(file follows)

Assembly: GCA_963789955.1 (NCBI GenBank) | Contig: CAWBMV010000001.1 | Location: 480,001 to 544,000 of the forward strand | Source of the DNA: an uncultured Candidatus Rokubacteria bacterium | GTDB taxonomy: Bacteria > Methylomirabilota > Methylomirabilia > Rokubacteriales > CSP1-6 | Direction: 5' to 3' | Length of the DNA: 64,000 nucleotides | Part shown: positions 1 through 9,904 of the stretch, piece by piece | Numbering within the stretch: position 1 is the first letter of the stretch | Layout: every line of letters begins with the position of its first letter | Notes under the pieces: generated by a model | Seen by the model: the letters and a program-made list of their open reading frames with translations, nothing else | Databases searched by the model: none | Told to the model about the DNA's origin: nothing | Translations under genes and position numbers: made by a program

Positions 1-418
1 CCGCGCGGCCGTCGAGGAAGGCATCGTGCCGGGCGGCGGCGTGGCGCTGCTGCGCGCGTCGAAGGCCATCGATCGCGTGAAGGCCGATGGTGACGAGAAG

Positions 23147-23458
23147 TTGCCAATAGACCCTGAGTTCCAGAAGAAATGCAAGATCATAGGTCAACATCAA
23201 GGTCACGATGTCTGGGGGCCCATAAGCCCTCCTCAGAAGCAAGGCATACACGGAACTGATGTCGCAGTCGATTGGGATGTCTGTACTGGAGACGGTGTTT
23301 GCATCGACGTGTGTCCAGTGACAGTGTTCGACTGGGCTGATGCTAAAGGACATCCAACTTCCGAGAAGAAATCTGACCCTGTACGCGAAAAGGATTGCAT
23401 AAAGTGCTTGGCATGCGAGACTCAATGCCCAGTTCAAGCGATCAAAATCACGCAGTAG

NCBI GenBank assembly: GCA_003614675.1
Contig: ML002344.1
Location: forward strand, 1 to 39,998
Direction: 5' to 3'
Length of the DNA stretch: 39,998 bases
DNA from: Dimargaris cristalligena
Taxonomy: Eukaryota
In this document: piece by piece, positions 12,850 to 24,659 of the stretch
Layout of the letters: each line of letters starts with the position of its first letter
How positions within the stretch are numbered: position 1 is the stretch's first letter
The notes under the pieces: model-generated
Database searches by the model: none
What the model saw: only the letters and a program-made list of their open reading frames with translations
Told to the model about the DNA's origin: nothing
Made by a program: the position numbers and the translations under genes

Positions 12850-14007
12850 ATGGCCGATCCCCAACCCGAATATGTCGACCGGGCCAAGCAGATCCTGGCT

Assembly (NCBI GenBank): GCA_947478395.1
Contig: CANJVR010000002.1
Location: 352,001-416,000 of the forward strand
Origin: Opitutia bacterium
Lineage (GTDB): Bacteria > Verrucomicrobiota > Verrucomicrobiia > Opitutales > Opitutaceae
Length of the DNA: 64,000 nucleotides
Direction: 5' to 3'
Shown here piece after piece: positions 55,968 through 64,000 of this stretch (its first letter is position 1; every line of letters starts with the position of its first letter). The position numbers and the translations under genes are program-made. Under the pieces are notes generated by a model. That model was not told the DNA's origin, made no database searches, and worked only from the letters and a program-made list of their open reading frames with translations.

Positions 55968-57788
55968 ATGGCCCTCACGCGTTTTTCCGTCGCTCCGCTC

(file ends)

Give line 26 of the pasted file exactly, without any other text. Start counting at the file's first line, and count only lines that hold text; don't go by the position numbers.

Assembly (NCBI GenBank): GCA_947478395.1